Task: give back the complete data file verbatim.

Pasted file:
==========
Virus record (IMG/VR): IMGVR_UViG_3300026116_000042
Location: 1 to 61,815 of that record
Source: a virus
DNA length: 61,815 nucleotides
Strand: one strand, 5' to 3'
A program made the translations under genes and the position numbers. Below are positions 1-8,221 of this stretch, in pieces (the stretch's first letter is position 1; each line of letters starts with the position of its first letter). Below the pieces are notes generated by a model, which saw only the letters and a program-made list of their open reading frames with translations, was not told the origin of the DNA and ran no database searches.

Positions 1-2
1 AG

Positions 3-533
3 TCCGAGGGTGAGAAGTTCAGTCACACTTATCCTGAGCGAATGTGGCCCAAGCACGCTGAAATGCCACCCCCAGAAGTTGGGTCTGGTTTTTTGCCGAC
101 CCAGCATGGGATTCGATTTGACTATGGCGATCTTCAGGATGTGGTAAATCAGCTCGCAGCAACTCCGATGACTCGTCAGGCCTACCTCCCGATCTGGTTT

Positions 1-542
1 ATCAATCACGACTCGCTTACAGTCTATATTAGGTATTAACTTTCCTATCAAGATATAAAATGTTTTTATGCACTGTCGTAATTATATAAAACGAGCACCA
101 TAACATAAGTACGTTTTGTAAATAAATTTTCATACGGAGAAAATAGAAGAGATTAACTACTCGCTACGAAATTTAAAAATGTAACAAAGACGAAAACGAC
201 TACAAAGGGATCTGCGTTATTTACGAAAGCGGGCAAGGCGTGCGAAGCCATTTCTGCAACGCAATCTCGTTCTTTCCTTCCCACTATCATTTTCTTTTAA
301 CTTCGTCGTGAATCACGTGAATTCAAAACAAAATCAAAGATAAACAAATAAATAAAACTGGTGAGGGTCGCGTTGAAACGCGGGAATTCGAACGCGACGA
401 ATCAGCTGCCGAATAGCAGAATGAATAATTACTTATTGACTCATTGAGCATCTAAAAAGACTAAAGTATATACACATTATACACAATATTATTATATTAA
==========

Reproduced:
Virus record (IMG/VR): IMGVR_UViG_3300026116_000042
Location: 1 to 61,815 of that record
Source: a virus
DNA length: 61,815 nucleotides
Strand: one strand, 5' to 3'
A program made the translations under genes and the position numbers. Below are positions 1-8,221 of this stretch, in pieces (the stretch's first letter is position 1; each line of letters starts with the position of its first letter). Below the pieces are notes generated by a model, which saw only the letters and a program-made list of their open reading frames with translations, was not told the origin of the DNA and ran no database searches.

Positions 1-2
1 AG

Positions 3-533
3 TCCGAGGGTGAGAAGTTCAGTCACACTTATCCTGAGCGAATGTGGCCCAAGCACGCTGAAATGCCACCCCCAGAAGTTGGGTCTGGTTTTTTGCCGAC
101 CCAGCATGGGATTCGATTTGACTATGGCGATCTTCAGGATGTGGTAAATCAGCTCGCAGCAACTCCGATGACTCGTCAGGCCTACCTCCCGATCTGGTTT

Positions 1-542
1 ATCAATCACGACTCGCTTACAGTCTATATTAGGTATTAACTTTCCTATCAAGATATAAAATGTTTTTATGCACTGTCGTAATTATATAAAACGAGCACCA
101 TAACATAAGTACGTTTTGTAAATAAATTTTCATACGGAGAAAATAGAAGAGATTAACTACTCGCTACGAAATTTAAAAATGTAACAAAGACGAAAACGAC
201 TACAAAGGGATCTGCGTTATTTACGAAAGCGGGCAAGGCGTGCGAAGCCATTTCTGCAACGCAATCTCGTTCTTTCCTTCCCACTATCATTTTCTTTTAA
301 CTTCGTCGTGAATCACGTGAATTCAAAACAAAATCAAAGATAAACAAATAAATAAAACTGGTGAGGGTCGCGTTGAAACGCGGGAATTCGAACGCGACGA
401 ATCAGCTGCCGAATAGCAGAATGAATAATTACTTATTGACTCATTGAGCATCTAAAAAGACTAAAGTATATACACATTATACACAATATTATTATATTAA